Time and Anxiety

The SOVA Project is happy to feature this blog post written by one in our team of fantastic SOVA Ambassadors—these are young people who help create meaningful blog posts from adolescents’ perspectives. We hope you can use their post to start a conversation with your adolescent.

Recently, it feels like time has perpetually changed its speed. At one point, it seems like time is passing faster than the speed of light. Then there are other points where it seems like time couldn’t possibly drag any slower. I can’t seem to ever notice it actually change speed, but when I see that it’s 4:30PM on a Monday but I can’t even recall waking up on Saturday, my mind is so confused that I lose the ability to focus on anything else. Time also seems to change speed when the people you live with leave town for a week or two. You don’t necessarily have them to keep you grounded in your perception of time, even though you have work and school to give you somewhat of a schedule.

With this seemingly endless change in the speed of time, it’s hard to have a grip on what is reality and what you just dreamed of. Like, did I actually go to my favorite restaurant to go on a date, or did I just have a dream about going on a date with someone who’s face I saw in passing?

It doesn’t help my anxiety when I can’t tell what’s actually happening in my life. I get anxious that I missed something or forgot about another thing. I panic without any second thought and I don’t give myself the opportunity to even consider that maybe I didn’t forget or miss anything. It’s unproductive to say the least.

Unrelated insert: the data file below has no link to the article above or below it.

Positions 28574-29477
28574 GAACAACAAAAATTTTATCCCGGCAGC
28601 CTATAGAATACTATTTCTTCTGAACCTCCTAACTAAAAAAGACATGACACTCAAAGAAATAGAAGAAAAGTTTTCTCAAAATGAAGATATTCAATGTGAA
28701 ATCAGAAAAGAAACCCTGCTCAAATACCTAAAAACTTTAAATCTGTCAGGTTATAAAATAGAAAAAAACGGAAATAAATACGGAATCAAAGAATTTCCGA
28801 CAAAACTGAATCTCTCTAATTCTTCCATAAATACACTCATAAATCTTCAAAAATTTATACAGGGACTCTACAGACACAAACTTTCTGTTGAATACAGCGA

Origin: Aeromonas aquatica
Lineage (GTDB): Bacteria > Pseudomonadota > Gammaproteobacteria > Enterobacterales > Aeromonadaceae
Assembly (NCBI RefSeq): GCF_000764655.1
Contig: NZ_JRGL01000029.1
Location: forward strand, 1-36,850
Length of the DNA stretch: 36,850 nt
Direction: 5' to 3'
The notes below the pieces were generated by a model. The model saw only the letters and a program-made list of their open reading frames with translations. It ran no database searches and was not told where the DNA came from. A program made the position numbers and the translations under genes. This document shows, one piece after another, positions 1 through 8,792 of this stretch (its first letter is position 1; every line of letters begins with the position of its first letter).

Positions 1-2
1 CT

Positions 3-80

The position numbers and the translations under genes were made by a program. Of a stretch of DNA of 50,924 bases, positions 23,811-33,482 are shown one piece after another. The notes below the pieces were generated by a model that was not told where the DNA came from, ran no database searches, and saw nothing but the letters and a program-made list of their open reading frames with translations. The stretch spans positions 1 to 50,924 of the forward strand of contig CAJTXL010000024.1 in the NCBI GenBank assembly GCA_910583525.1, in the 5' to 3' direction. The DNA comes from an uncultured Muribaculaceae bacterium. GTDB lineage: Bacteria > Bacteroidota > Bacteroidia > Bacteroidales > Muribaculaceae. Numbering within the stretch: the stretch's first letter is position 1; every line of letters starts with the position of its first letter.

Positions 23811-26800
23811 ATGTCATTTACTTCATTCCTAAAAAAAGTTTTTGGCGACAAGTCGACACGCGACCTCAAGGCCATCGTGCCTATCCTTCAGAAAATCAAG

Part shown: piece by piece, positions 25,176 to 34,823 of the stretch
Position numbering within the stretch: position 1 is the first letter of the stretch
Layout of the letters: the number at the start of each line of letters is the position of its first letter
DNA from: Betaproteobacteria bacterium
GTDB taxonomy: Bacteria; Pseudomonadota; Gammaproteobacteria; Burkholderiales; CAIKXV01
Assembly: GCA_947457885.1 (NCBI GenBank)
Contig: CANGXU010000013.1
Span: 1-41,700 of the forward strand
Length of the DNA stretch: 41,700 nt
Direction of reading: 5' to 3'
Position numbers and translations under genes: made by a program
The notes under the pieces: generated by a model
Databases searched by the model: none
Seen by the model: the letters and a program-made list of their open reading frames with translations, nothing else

But I’ve acknowledged my tendency to do that and even have learned to prevent it from happening! I have everything written out on a calendar, and all of my assignments organized in an Excel sheet to make sure I didn’t/don’t miss anything. My calendar always gives me alerts in the case that I do end up forgetting about an event. I always check and update those things, and that’s how I’m able to keep myself on track.

I hope time stops playing tricks on me. Or rather, I hope my perception of time normalizes itself again soon.

Has your child ever complained about time moving too quickly or slowly? Have a discussion with them about when this seems to happen. What kinds of organizational tools do you think would benefit your child?

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